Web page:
More Job Openings, But Turnover Remains Tepid
The improving economy – and the distance it still has yet to go – came into focus this week, as for the first time since January 2001, we learned there were more than 5 million job openings in this country in December.
With the early criticism that this recovery has been of the “jobless” sort, the report from the Bureau of Labor Statistics on Tuesday was a welcome sign of the strength of the labor market, as business look to expand and add to payrolls. Fed Chairwoman Janet Yellen looks to this data, the Job Openings and Labor Turnover Survey (JOLTS), as part of her labor dashboard to help give a picture of conditions in the labor market.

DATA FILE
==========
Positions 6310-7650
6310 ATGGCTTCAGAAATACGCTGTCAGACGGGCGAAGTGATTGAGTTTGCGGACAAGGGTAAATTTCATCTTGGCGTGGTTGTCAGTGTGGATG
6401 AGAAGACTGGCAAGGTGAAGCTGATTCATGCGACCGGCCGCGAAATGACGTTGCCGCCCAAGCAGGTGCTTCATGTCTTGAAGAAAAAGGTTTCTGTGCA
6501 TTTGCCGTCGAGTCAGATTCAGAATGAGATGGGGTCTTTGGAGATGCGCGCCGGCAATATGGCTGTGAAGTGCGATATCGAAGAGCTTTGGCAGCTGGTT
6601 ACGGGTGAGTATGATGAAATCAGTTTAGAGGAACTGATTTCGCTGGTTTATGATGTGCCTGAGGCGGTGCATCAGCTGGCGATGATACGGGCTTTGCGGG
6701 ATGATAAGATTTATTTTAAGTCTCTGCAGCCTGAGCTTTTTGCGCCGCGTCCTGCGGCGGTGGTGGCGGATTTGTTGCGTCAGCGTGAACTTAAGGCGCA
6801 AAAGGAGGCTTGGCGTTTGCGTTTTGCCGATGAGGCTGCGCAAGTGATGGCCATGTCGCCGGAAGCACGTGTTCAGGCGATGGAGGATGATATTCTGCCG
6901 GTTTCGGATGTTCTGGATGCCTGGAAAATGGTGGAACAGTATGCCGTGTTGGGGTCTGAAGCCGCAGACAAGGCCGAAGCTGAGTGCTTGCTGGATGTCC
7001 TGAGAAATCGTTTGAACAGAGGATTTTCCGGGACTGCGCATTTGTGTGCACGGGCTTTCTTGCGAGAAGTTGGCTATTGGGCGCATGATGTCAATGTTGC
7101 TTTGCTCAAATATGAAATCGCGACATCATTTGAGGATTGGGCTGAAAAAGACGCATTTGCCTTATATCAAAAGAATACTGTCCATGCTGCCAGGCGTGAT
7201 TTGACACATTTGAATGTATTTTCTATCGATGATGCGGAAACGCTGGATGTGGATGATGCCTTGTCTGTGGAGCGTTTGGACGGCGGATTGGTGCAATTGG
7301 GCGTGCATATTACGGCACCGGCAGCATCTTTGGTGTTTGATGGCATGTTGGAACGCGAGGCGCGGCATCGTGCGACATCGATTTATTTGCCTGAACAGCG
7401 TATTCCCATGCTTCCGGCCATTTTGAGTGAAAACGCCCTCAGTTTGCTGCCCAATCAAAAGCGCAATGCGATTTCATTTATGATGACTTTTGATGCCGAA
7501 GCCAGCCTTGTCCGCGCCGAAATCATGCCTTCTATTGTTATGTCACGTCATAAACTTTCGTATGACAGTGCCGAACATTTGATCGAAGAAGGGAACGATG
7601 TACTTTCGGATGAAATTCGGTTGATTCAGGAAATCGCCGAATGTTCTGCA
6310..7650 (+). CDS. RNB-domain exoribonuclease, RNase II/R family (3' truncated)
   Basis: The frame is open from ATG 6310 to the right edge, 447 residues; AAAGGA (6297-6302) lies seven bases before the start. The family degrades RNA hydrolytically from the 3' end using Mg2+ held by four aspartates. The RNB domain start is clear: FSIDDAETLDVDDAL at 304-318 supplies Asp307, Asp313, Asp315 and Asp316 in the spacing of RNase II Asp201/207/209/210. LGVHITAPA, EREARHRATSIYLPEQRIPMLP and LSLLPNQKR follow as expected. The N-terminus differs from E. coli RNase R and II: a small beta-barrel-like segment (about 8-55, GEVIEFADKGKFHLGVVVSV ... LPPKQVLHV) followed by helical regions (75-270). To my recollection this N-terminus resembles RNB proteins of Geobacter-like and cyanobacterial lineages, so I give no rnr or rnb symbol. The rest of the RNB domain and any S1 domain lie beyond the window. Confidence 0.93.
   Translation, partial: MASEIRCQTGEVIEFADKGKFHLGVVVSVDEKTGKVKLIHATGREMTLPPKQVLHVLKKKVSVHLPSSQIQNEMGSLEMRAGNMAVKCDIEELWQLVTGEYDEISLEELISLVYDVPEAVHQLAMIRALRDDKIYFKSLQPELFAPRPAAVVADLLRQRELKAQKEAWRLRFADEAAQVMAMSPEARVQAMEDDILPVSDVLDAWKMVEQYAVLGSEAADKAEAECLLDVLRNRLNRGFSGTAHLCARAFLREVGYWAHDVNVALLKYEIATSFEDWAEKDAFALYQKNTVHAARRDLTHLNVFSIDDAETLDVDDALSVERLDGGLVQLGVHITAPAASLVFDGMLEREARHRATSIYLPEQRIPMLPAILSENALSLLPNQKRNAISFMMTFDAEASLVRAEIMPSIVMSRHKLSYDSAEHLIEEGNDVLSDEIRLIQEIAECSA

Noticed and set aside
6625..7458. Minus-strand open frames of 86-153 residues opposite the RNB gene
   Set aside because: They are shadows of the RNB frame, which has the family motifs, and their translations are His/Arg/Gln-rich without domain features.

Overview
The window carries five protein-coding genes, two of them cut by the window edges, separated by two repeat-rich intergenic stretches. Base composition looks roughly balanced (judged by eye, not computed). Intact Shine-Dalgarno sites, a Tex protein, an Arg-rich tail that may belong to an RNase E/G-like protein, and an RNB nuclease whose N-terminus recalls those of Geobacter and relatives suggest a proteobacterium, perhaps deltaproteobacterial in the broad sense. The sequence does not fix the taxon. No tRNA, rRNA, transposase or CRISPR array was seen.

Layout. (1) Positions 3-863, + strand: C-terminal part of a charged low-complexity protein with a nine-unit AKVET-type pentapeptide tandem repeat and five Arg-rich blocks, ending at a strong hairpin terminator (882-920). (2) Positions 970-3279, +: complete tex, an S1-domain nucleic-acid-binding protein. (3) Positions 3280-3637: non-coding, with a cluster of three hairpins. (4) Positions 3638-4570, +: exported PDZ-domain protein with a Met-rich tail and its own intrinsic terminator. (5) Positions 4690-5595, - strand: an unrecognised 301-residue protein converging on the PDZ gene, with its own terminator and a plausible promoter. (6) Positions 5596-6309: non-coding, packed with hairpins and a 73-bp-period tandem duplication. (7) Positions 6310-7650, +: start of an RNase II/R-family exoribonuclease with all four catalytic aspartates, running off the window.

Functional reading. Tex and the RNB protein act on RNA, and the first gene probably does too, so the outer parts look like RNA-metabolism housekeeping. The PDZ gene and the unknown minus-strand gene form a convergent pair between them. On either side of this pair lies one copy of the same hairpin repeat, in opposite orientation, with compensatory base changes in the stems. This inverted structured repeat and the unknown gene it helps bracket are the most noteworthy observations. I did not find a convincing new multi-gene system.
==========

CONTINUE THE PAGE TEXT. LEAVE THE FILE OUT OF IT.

But the rate at which people leave their jobs is still not as strong as it could be. About 2.7 million Americans quit their jobs in December, either because they found a new one, or they’re confident that they will. That number hasn’t hit the levels of prior expansions, said Bob Hughes, senior research fellow at the American Institute for Economic Research. But it is likely to continue trending higher, Hughes said.
While there’s confidence in the economy because of lower energy prices and a rising stock market, “people aren’t as quick to jump ship,” suggesting there’s still some apprehension about the labor market, Hughes said.